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What is a puffin crossing
Simon Jones

What is a puffin crossing?

A puffin crossing is one of the four types of pedestrian crossings you’ll find on UK roads. It’s important to know the puffin crossing rules and traffic light sequence for your theory test.

Simon Jones

A puffin crossing is one of the four types of pedestrian crossings you’ll find on UK roads. The name ‘puffin’ doesn’t come from the cute white and black birds you might see on a David Attenborough documentary. Instead, it comes from the phrase “pedestrian user-friendly intelligent” because puffin crossings have smart sensors to detect when pedestrians are crossing the road or waiting to cross the road.  

You can tell a puffin crossing apart from other pedestrian crossings because of the black and yellow box with a button to press. Above it, either a green or red man will light up depending on whether pedestrians should stop or go. This black and yellow box is found on the pedestrian’s side of the road on a puffin crossing. 

Puffin crossing

Puffin crossing rules 

When a pedestrian approaches a puffin crossing, they’ll press the button on the box and wait until the green man lights up on the box that’s mounted on the pole at waist height. The crossing will usually make a beeping sound while the green man is on to signal to those that are visually impaired. 

When the green man turns on, the traffic lights will turn red. This means it’s safe for pedestrians to cross the road and cars must wait behind the stop line at the traffic lights. The sensors will know when the pedestrian has safely crossed to the other side of the road. At this point, the red man will illuminate and traffic lights will go to red and orange and then to green. 

Puffin crossing lights 

The puffin crossing lights are controlled by the intelligent sensors. They’ll change when the pedestrian has finished crossing the road, rather than being controlled by pre-set intervals.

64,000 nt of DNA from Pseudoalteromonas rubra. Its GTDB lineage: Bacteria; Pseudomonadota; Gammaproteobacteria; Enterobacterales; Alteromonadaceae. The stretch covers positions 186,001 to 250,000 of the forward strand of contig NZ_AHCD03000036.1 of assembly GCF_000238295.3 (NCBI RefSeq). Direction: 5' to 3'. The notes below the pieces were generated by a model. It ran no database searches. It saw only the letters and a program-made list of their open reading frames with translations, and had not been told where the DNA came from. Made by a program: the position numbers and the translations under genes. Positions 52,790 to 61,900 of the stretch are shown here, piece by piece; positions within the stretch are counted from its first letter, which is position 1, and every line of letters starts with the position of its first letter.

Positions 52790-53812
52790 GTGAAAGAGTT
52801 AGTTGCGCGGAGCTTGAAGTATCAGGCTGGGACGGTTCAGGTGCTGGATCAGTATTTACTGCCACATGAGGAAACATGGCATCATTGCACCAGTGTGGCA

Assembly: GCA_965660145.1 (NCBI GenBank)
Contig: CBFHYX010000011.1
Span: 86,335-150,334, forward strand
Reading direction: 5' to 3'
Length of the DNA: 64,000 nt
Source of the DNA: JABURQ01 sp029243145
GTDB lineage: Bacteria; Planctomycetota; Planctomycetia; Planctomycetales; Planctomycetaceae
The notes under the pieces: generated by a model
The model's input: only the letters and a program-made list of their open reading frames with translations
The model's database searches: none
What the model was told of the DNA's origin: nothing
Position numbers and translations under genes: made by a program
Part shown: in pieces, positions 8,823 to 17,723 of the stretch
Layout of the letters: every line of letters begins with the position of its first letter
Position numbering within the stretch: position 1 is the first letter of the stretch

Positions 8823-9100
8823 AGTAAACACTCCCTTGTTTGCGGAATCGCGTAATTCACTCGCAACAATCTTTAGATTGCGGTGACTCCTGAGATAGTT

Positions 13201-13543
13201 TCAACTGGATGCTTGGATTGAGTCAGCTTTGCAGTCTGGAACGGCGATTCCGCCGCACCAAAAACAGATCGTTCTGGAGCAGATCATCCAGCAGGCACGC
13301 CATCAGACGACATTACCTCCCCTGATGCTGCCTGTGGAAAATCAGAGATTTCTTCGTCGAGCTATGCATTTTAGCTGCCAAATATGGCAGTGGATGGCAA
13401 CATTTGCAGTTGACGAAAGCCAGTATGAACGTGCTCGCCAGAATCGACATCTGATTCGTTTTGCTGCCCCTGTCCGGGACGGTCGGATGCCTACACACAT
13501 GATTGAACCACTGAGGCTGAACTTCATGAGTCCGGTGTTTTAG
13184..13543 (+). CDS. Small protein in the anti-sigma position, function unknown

Pedestrians will either see a green man or a red man light up, which will be on a box mounted on their side of the road.  

The puffin crossing light sequence for drivers is the same as a normal traffic light sequence.  

Which colour follows green signal at a puffin crossing? 

After the green signal, traffic lights will turn to steady amber. There’s no flashing amber because of the use of the sensors. 

TIP: This is one of the possible questions on the driving theory test. 

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What’s the difference between a pelican and a puffin crossing? 

The main difference between pelican and puffin crossings is that puffin crossings are fitted with sensors.  At pelican crossings, pedestrians will press a button and wait for the traffic lights to turn to red and the green man to turn on.  

When the lights are about to change, the green man will flash and the driver’s amber lights will flash. The sensors on puffin crossings mean that there’s no flashing green man and for driver’s there’s no flashing amber traffic light

Puffin crossings are safer for pedestrians because drivers won’t be tempted to drive when traffic lights are flashing amber. They’re also better for drivers because the traffic lights will go to green once the road is clear, rather than having to wait for the pre-set interval to finish. Traffic also won’t be stopped if someone pushes the button and then walks away and decides not to cross. 

Got a driving test coming up? 

It’s important to know how to recognise and approach a puffin crossing for your driving test. If you’re learning to drive, you might find it helpful to get some extra practice in outside of your driving lessons. With our learner driver insurance, you could get cover from 2 hours up to 180 days. If you’re borrowing someone else’s car to learn to drive, it won’t even affect their no claims bonus if you need to make a claim. 

Simon Jones

Worked for short-term car insurance provider Veygo for over 3 years. Been involved in building insurance products for learner drivers and people looking for temporary cover on cars, then telling the world about them through marketing campaigns. Also drive a bit myself, mainly my son around where ever he needs to go.

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